Field work for a cutting-edge technological project to study bird population trends and migratory patterns is coming to a close after nearly four years of work by the Tennessee River Gorge Trust.
A team of researchers is spending most of late winter into early spring this year in the gorge's woodlands along healthy creeks where Louisiana waterthrush and worm-eating warblers are known to inhabit. The group, consisting of graduate students and employees, has been searching for the small waterthrush with their distinct song to reclaim the micro geolocators they attached last year. The waterthrush are early migrators and have been returning over the past two weeks from Guatamala, where they spent the winter.
The process involves setting up nets, placing a 3D printed replica bird made at the Chattanooga Public Library nearby, playing bird songs from speakers and then waiting for the birds to fly into the nets.
There's one key element to the process, said researcher Juan Sandavol: "Patience."
The land trust has been studying the birds since 2016. The first year involved determining whether the small birds, weighing between 0.5 and 0.9 ounces, could safely carry the new, smaller geolocators. Previously, the birds could be tracked by banding but were not safely able to carry the devices that tell researchers more specific information: where an individual bird traveled, its flight path, speed and other information.
Technological improvements made the geolocators smaller and lighter, and the trust became one of the first groups in the world to track the birds in such detail.
The team recovered the test batch in 2017 and learned the birds were able to safely transport the devices.
So in 2018, the project expanded,
Populations in Pennsylvania, Ohio, Arkansas and Tennessee — 30 in each state — were outfitted with the geolocators for their migration to Central America.
Researchers are trying to learn about potential problem areas that could explain population trends. In the South, the warbler population is in decline, while the waterthrush population is growing. In the North, it's the opposite.
The birds are indicator species for the health of a habitat and only nest near the healthiest of creeks. Researchers want to learn what's causing the population changes and whether or not it could be indicative of other potential problems.
They have long known the general ranges of where populations travel but will learn exact locations, flight paths and more from the data in the retrieved geolocators. Now, as the birds return, Sandavol, avian and research technician Eliot Berz and graduate student Caryn Ross are out nearly daily to find them.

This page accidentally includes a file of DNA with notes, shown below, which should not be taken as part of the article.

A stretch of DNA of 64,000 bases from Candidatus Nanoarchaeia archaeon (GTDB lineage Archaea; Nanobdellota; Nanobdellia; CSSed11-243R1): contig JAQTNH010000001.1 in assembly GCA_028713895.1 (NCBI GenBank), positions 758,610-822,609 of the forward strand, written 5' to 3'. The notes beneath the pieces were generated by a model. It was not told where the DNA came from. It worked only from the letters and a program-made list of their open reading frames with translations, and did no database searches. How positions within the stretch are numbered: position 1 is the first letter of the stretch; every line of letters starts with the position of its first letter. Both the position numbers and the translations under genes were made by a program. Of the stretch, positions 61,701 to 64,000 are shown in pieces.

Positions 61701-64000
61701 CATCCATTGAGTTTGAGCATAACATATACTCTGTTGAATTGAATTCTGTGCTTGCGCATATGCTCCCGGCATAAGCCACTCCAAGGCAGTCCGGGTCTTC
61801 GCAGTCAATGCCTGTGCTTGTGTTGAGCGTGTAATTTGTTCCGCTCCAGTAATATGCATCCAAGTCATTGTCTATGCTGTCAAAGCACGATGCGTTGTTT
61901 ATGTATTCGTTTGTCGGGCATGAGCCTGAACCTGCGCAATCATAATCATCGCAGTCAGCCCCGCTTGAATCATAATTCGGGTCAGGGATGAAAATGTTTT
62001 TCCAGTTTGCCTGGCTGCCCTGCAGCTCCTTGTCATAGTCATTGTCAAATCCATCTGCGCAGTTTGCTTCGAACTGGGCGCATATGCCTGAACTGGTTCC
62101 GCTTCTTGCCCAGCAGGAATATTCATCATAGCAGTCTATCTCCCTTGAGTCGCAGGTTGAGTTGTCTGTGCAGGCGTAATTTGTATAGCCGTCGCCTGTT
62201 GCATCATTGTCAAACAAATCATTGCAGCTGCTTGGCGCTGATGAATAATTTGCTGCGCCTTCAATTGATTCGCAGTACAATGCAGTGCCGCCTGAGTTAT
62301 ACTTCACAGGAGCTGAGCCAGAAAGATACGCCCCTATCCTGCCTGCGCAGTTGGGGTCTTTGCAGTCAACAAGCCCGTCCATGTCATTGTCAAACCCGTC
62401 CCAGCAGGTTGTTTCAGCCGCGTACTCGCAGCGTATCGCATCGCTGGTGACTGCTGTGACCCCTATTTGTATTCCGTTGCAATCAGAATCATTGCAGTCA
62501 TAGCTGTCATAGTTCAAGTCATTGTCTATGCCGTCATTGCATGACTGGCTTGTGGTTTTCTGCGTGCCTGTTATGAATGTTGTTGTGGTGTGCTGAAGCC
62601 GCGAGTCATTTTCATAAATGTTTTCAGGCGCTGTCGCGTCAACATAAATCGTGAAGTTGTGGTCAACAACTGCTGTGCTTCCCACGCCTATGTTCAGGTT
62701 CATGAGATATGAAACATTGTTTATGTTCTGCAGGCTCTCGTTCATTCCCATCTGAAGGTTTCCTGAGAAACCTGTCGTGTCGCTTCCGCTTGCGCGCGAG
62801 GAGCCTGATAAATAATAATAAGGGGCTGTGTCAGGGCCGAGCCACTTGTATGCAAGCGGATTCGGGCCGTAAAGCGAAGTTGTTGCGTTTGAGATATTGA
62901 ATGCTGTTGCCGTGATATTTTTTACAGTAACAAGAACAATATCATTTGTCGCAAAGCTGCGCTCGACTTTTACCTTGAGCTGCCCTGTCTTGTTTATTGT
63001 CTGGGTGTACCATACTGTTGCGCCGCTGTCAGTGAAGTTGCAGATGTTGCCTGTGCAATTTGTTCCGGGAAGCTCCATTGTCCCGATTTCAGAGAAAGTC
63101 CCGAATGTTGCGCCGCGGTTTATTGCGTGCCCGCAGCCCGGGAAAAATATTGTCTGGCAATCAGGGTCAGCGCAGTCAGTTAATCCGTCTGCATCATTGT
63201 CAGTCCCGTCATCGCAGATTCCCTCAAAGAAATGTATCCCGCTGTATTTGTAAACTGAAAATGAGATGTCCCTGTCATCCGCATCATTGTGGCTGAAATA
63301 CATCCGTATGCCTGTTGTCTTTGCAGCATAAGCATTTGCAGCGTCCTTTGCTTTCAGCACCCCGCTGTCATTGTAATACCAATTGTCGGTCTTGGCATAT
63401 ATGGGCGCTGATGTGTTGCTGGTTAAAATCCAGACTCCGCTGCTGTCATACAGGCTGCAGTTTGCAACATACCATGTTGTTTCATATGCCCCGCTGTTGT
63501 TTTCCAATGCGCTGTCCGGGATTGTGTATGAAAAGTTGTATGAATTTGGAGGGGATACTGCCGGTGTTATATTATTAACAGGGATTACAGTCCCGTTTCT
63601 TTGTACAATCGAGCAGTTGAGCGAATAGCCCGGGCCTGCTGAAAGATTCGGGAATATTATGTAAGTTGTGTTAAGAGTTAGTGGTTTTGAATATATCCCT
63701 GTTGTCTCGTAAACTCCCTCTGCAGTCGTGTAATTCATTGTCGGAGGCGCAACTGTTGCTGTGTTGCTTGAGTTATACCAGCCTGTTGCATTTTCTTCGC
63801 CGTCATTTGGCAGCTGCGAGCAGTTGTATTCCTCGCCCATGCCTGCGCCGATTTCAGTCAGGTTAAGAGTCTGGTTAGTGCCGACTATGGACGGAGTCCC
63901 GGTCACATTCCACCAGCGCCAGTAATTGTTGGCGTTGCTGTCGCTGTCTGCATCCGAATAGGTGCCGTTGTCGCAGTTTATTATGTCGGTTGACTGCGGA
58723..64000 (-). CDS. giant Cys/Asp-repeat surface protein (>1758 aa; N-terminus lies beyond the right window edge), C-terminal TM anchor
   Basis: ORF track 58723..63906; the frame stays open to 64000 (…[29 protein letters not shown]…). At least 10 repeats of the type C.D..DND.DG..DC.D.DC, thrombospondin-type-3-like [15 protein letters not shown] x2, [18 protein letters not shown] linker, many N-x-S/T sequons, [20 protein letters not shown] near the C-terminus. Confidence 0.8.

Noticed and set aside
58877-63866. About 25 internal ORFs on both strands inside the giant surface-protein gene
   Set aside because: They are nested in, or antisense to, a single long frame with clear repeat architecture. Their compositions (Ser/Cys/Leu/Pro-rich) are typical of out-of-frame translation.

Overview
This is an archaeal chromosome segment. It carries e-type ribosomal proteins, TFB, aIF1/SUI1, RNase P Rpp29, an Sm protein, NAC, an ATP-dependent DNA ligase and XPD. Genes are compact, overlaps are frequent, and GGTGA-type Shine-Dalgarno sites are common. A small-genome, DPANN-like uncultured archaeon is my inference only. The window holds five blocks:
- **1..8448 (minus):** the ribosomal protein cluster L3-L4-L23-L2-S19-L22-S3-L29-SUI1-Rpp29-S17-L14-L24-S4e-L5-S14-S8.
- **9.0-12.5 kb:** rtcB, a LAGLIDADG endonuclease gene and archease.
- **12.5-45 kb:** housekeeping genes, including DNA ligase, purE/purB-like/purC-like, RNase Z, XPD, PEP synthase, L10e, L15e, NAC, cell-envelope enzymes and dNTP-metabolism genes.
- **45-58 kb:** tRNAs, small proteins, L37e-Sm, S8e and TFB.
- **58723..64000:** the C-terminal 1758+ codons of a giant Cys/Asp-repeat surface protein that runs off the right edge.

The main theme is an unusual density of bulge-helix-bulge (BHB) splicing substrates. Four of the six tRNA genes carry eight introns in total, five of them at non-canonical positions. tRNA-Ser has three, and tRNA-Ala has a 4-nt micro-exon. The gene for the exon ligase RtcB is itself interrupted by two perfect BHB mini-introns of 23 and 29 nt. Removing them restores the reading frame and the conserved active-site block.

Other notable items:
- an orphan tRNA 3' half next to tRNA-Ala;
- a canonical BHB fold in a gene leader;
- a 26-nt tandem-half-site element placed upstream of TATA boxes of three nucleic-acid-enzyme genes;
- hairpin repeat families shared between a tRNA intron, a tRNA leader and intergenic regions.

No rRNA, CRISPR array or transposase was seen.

"It's been quite incredible," Berz said. "Now, I've had some birds three years in a row that I've gotten to hold in the same exact site. It keeps coming back and coming back. It's getting to the point, just from the variations of the songs, we can recognize individual birds. Now we're really learning about their life history."
The data will be gathered and sent to Henry Streby, a faculty member in the Department of Environmental Sciences at the University of Toledo, and a research student to analyze.
Locally, the project then turns to building a relationship between Chattanooga and the area of northern Guatemala where the waterthrush migrate.
The two, seemingly dissimilar, cultures have a tie through their relationship with the bird. Birders and researchers have long watched the waterthrush in both locations, feeling as though the birds were theirs as the creatures had two homes: one in the spring and summer, the other in the fall and winter.
"They see these birds as their birds as we see them as ours," Tennessee River Gorge Trust Executive Director Rick Huffines said. "That's the beautiful thing to me. These two groups who don't know each other share this in common and feel responsibility for them."
Huffines, Eliot and others with the trust traveled to Guatemala in September. They had learned where the birds were traveling during the pilot phase of the project while testing whether the geolocators were safe, and they wanted to understand more about the area. They met with researchers and visited schools, ancient ruins and the bird's habitats.
On Monday, the three men the group met with in Guatemala will travel to Chattanooga for nearly two weeks. They'll meet with school groups and hold community events. They'll visit the Great Smoky Mountains National Park and Cherokee National Forest. They'll give community presentations at Sewanee: The University of the South (April 11 12-1:30 p.m. Central time in McClurg Dining Hall) and the University of Tennessee at Chattanooga (April 5 at 3 p.m. in the Raccoon Mountain Room).
"It's making a human connection between science and people in two different locations, learning that we share something in two locations," Huffines said.